Katherine Cowley on The Thrills and Dangers of Writing a Jane Austen-Inspired Novel
I am so excited to share a little about my book, The Secret Life of Miss Mary Bennet. My novel features Mary Bennet, the middle, often-forgotten sister from Jane Austen’s Pride and Prejudice, solving a murder mystery. My book starts about a year after the end of Pride and Prejudice, and I want to talk about some of the wonderful and challenging things about writing an Austenesque novel, or, in other words:
The Thrills and Dangers of Writing a Jane Austen-Inspired Novel
Thrill #1: I Get to Play with My Favorite Characters.
When I have a favorite character, I don’t want their story to end, and in Pride and Prejudice, this is the case for many of the characters. Are Elizabeth and Darcy as in love with ever? What is Mrs. Bennet wailing about? Is Mr. Collins still insufferable?
Writing a Jane Austen-inspired novel gave me the opportunity to spend more time with these characters and continue their stories.
Danger #1: Everyone has a different level of familiarity with Jane Austen.
Some readers have never read Jane Austen. Others have seen a film. Others have read Pride and Prejudice, but ten years ago, while other readers have read it dozens of times.
I decided to write in a way that no matter how much or how little you know of the original text, my book should be able to stand on its own. One of my critique partners has never read or seen any Austen, so having her read the book helped me see when I needed to add extra explanations and details. I also had several critique partners who are avid readers of Jane Austen, and they helped me notice errors and gave me advice on making my book feel true to the original text.
Thrill #2: I Can Mix Genres.
I love Regency stories and Jane Austen, and I also love mystery novels, so writing The Secret Life of Miss Mary Bennet gave me the chance to weave both genres together.
Jane Austen’s novels are all about characters trying to understand each other, which is also what investigators do in a mystery novel. For me, it felt very natural to mix mystery and Austen.
Danger #2: It is difficult to match Jane Austen’s language.
Languages change over time, and the way we use English has definitely changed in the last two hundred years, since Pride and Prejudice was published.
One of the things I liked to do was reread Austen to get me into the mindset of the sentence structure and approach to words. Then, as I was writing, I would speak aloud in a (very terrible) British accent, which helped me focus on how the characters might speak.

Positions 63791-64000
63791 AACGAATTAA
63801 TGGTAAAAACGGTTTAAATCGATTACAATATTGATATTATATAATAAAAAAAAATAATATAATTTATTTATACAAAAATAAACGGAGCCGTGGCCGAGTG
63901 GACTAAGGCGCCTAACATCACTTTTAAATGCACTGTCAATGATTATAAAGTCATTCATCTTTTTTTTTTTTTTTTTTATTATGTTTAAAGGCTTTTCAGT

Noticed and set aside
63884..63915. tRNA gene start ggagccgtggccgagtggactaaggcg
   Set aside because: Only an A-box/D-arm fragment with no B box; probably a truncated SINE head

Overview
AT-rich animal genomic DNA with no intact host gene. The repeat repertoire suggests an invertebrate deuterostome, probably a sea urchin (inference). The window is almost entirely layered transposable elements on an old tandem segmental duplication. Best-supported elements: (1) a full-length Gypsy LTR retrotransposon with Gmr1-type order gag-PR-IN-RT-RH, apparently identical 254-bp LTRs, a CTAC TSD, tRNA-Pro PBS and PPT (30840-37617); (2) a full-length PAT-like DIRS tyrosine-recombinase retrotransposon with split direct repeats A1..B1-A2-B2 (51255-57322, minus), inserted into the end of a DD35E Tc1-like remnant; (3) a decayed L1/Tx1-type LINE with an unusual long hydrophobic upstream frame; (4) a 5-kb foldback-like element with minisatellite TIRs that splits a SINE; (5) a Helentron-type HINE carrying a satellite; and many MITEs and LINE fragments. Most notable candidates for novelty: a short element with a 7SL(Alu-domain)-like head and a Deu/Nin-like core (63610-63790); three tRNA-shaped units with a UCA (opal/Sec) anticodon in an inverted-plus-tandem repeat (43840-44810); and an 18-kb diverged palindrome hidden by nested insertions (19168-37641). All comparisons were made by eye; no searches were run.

I also spent a lot of time looking things up. There’s a Jane Austen Thesaurus where you can check if Jane Austen ever used a word. I also frequented the Oxford English Dictionary and Google Ngram, to check if other authors used words or phrases in certain ways in 1814.
Thrill #3: I Can Provide an Alternate Perspective
Mary Bennet actually only has seven lines of dialogue in the entire novel of Pride and Prejudice (though she has a few other noteworthy passages, such as when she can’t come up with something to say, when she plays the pianoforte poorly at the Netherfield Ball, and when she wishes that Mr. Collins had proposed to her).
In some adaptations, Mary is present mostly for the sake of comic relief—she provides someone for the audience to laugh at. And yet I felt like there’s so much more to Mary than just that.
I wanted to provide an alternate perspective on her, to let readers explore her thought process and why she acts the way she does. And I wanted Mary—overlooked, ignored, mocked Mary—to have her own story, her own adventures. Everyone deserves their own story, their own chance to shine and make a difference in the world.
Katherine Cowley read Pride and Prejudice for the first time when she was ten years old, which started a lifelong obsession with Jane Austen. She loves history, chocolate, traveling, and playing the piano, and she teaches writing classes at Western Michigan University. She lives in Kalamazoo, Michigan with her husband and three daughters. The Secret Life of Miss Mary Bennet is her debut novel.